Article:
The Candidate parents guide

The Candidate Parent Review

Manipulation, underhanded dealings and the difficulty of maintaining one's standards are all questioned in this film that underscores the challenges of political life.

Overall B-

Robert Redford plays Bill McKay, a California lawyer who is talked into standing as a Democratic candidate running against an aging Republican incumbent. Without the worry of winning, Bill is aggressively outspoken during the campaign. But when actually getting elected becomes a possibility, he finds his ethics being swayed by the results of opinion polls.

Violence B
Sexual Content B-
Profanity C+
Substance Use C+

The Candidate is rated PG

Movie Review

If election campaigns leave you feeling a little cold, then The Candidate likely won’t warm you to the process. In 1973, this well-written, but cynical script about the people in politics won an Academy Award for Best Writing, Story and Screenplay. In it, Robert Redford plays Bill McKay, a California lawyer who has been exposed to the public service arena although he’s never held office. Watching his father, John J. McKay (Melvyn Douglas), wrangle his way around the governor’s mansion seems to have dissuaded Bill from ever seeking a post.

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However, Marvin Lucas (Peter Boyle) is a campaign manager looking for a Democratic candidate to run against an aging Republican incumbent. He believes Bill has the youthful image, the famous name and the popular appeal to make him a contender—though he tells Bill he isn’t expecting a win. Still Marvin lures the young lawyer into running against Senator Jarmon (Don Porter) with the promise that the liberally minded attorney can say anything he wants about the current issues.

Without the worry of winning, Bill becomes an aggressively outspoken advocate for abortion, health reform, employment and environmental issues. And though his Democratic position isn’t popular in the heavily Republican stronghold, Bill’s openness (and the lack of any other Democratic contenders) appeals to many citizens and before he knows it he easily wins his party’s senatorial nomination. Now he is faced with the prospect of a humiliating loss against the Republicans in the upcoming election unless he runs a serious campaign in the final contest.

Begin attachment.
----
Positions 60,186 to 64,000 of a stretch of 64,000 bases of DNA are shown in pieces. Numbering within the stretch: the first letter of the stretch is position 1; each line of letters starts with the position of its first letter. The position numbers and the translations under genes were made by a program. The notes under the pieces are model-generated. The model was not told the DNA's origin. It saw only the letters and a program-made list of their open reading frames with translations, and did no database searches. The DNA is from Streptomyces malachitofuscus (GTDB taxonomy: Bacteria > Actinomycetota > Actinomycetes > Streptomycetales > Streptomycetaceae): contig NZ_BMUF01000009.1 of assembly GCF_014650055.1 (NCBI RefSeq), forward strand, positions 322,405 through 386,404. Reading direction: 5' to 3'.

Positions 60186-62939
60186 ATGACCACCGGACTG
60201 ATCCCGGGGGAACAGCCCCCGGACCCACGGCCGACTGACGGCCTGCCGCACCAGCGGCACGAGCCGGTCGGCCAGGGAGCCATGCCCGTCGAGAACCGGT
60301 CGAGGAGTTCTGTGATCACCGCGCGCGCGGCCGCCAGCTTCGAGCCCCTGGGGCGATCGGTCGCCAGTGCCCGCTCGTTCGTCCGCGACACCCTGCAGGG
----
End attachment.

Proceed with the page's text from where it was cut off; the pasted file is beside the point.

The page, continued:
But as he becomes driven by his standing in the opinion polls, his strong political statements on dicey issues are reduced to platitudes and replaced with snappy slogans and slick campaign posters. The trappings of his newfound popularity also entangle him. When women throw themselves at him at rallies and expose their underclothing to catch his attention, Bill’s supposedly upstanding moral values waver as well. (Bill is late for an important meeting because he is supposedly accepting sexual favors from one of his female staffers.)

Manipulation, underhanded dealings and the difficulty of maintaining one’s standards are all questioned in this film that underscores the challenges of political life. But before sharing this movie with their older teens, parents should be aware of the frequent, historical depictions of cigarette and alcohol use. The script also contains a moderate number of profanities including one sexually suggestive expletive.

Still, with some type of elections always on the horizon, The Candidate will hopefully encourage voters to look more closely at the nominees running for office and demand that they offer more than catchy clichés or clever sound bites for their campaign platform.

Directed by Michael Ritchie. Starring Robert Redford, Peter Boyle, Melvyn Douglas. Running time: 110 minutes. Theatrical release August 23, 1972. Updated

Get details on profanity, sex and violence in The Candidate here.

The Candidate Parents Guide

What does this film reveal about the political campaign trail? Who proves to be the real power? What voter friendly qualities does Bill McKay have that Marvin Lucas does not? Does Bill become a willing participant in Marvin’s plot?

Why are the Democrats upset when the news anchors begin predicting a Republican win before the voting polls are closed?

How difficult would it be for a politician to avoid the trappings of power and entitlement that seem to come with the role in this movie? Does this script cast an especially negative view of the political machine and the people involved in it? Are all elected people equally susceptible to the negative impact of holding office? What kind of support do upstanding politicians deserve?

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